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RIM has marked the start of its BlackBerry World conference by announcing the release of the developer kit for the much-delayed BlackBerry 10 operating system and handing out crippled prototype handsets that should go on sale by the end of the year.

"We’re extremely excited to release the BlackBerry 10 developer beta tools for general use,” said Christopher Smith, VP of handheld application platform and tools at RIM. “Developers can use this first beta of the tools to get started building apps for BlackBerry 10 and as the tools evolve over the coming months, developers will have access to a rich API set that will allow them to build even more integrated apps."

The download includes BlackBerry 10 Native SDK with Cascades that can handle C++ or QML code. A WebWorks SDK is included for HTML 5 and CSS development, with JavaScript bindings built in, and there's a beta version of a plug-in to allow limited Visual Studio development. The initial API bundle includes push management controls, payment systems, LED and battery control, and some gaming features.

The point of all this is to get a whole host of applications ready to go when the final hardware carrying the new operating system is released, hopefully by the end of the year for the crucial fourth quarter sales peak. RIM seems to have recognized that the lack of apps is a major turnoff for customers and is hoping the 2,000 developers attending the conference in Orlando can rectify that.

Attendees also were also given a BlackBerry 10 Dev Alpha handset to play with, although it's not capable of voice calls as yet (Wi-Fi and Bluetooth only) and uses a stripped down PlayBook GUI that should be changed before the final release. The handset comes with a 4.2-inch screen (larger than the iPhone 4S's 3.5 inches) capable of 1280×768 resolution, along with 1GB of RAM and 16GB of storage.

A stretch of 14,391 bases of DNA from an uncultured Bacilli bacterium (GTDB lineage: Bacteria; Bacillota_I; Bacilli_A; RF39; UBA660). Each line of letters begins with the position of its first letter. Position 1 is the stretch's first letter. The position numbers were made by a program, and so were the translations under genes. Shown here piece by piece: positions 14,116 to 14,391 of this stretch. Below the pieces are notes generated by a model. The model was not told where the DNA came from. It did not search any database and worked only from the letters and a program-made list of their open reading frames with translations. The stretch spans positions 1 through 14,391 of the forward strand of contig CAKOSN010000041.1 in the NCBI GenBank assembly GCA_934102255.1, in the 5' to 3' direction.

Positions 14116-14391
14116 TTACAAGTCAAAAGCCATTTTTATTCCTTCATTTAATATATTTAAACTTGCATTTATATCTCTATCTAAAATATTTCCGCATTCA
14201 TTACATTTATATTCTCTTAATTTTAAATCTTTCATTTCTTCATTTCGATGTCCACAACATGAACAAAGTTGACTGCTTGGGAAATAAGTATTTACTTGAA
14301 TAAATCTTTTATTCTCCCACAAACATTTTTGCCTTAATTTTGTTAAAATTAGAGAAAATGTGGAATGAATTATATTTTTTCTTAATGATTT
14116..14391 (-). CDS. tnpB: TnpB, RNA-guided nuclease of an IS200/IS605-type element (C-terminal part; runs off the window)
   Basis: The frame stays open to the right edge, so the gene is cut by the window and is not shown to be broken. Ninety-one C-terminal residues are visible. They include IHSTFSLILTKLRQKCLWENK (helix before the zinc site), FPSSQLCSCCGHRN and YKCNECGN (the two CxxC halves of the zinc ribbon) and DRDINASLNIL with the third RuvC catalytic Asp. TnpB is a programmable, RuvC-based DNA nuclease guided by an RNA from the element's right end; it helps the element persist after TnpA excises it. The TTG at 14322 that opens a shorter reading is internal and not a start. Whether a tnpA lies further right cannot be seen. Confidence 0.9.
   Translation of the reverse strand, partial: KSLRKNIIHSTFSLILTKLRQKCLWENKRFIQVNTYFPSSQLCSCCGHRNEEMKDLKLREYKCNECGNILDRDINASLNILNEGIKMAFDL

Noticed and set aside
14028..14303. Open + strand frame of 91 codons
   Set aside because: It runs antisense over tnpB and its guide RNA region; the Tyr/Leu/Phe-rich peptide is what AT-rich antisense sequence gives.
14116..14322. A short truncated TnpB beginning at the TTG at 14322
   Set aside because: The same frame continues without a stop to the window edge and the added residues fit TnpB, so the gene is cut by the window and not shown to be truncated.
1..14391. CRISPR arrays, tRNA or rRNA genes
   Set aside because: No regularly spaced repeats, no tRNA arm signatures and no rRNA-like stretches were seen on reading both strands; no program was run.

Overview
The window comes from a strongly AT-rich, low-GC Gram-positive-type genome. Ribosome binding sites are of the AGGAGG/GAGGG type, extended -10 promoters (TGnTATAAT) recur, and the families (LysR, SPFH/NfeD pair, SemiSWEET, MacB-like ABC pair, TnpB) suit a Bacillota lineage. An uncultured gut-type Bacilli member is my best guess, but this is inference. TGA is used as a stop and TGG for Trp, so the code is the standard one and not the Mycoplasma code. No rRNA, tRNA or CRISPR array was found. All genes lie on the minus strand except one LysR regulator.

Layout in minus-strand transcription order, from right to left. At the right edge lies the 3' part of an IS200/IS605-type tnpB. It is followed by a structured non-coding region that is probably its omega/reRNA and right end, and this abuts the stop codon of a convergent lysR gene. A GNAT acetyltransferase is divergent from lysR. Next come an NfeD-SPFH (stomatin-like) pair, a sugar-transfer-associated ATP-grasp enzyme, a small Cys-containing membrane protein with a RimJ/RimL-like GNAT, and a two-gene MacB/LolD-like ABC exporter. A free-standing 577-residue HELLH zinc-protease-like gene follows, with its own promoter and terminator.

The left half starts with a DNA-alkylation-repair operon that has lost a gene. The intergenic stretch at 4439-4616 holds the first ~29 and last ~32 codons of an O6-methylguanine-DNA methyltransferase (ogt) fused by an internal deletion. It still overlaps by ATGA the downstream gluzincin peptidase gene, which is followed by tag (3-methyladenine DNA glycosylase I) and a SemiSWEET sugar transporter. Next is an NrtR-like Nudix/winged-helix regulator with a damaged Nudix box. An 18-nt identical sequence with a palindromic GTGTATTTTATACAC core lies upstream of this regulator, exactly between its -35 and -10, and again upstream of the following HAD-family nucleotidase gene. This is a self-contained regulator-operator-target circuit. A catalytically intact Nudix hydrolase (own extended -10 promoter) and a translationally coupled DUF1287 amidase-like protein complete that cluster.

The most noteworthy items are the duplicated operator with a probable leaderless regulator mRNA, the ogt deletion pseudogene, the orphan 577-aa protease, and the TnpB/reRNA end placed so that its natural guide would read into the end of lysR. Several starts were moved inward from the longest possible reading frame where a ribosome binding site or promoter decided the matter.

The hardware keyboard, a feature much beloved by many existing BlackBerry users, has been replaced with a software version and a new style of typing that uses predictive text and swiping motions to speed up wordage, as shown in the traditional promo video.

These devices are very much prototype designs, and look more like a PlayBook that has shrunk in the wash rather than a final product. But RIM is hoping there's enough there to get developers started, and hinted that the final screen resolution may stand, which visually would make the devices stand out. Whether they are desirable enough to tempt people for their Jesusphones is another thing entirely.

The company is also eyeing the Asian market, with a coding initiative designed to get Chinese university students writing applications for the platform. It will be distributing code and handsets to several universities and looking to find the best applications for the automotive and "mobility lifestyle" markets. ®

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